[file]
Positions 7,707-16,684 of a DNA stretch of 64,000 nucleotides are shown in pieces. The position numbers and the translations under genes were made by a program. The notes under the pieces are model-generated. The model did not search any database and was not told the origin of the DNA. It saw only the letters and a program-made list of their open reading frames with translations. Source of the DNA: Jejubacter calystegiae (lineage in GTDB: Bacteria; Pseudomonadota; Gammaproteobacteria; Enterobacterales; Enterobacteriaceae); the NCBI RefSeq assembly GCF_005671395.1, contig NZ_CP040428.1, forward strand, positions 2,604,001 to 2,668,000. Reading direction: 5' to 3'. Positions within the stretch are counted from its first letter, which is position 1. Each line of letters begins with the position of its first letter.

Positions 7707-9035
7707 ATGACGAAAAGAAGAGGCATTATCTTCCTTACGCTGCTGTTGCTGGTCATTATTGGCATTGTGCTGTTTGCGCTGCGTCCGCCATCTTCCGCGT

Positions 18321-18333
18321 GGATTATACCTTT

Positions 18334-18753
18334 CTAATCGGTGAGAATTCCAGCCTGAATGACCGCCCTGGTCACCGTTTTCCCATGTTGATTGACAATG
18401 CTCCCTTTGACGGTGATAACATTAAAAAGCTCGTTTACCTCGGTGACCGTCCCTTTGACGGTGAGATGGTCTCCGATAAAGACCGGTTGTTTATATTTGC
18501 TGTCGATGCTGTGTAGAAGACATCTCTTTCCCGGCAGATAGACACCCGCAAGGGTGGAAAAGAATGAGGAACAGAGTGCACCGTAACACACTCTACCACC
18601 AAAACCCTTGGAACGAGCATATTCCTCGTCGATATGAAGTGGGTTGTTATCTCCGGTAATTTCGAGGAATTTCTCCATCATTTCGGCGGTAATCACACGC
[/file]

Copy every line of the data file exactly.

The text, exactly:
Positions 7,707-16,684 of a DNA stretch of 64,000 nucleotides are shown in pieces. The position numbers and the translations under genes were made by a program. The notes under the pieces are model-generated. The model did not search any database and was not told the origin of the DNA. It saw only the letters and a program-made list of their open reading frames with translations. Source of the DNA: Jejubacter calystegiae (lineage in GTDB: Bacteria; Pseudomonadota; Gammaproteobacteria; Enterobacterales; Enterobacteriaceae); the NCBI RefSeq assembly GCF_005671395.1, contig NZ_CP040428.1, forward strand, positions 2,604,001 to 2,668,000. Reading direction: 5' to 3'. Positions within the stretch are counted from its first letter, which is position 1. Each line of letters begins with the position of its first letter.

Positions 7707-9035
7707 ATGACGAAAAGAAGAGGCATTATCTTCCTTACGCTGCTGTTGCTGGTCATTATTGGCATTGTGCTGTTTGCGCTGCGTCCGCCATCTTCCGCGT

Positions 18321-18333
18321 GGATTATACCTTT

Positions 18334-18753
18334 CTAATCGGTGAGAATTCCAGCCTGAATGACCGCCCTGGTCACCGTTTTCCCATGTTGATTGACAATG
18401 CTCCCTTTGACGGTGATAACATTAAAAAGCTCGTTTACCTCGGTGACCGTCCCTTTGACGGTGAGATGGTCTCCGATAAAGACCGGTTGTTTATATTTGC
18501 TGTCGATGCTGTGTAGAAGACATCTCTTTCCCGGCAGATAGACACCCGCAAGGGTGGAAAAGAATGAGGAACAGAGTGCACCGTAACACACTCTACCACC
18601 AAAACCCTTGGAACGAGCATATTCCTCGTCGATATGAAGTGGGTTGTTATCTCCGGTAATTTCGAGGAATTTCTCCATCATTTCGGCGGTAATCACACGC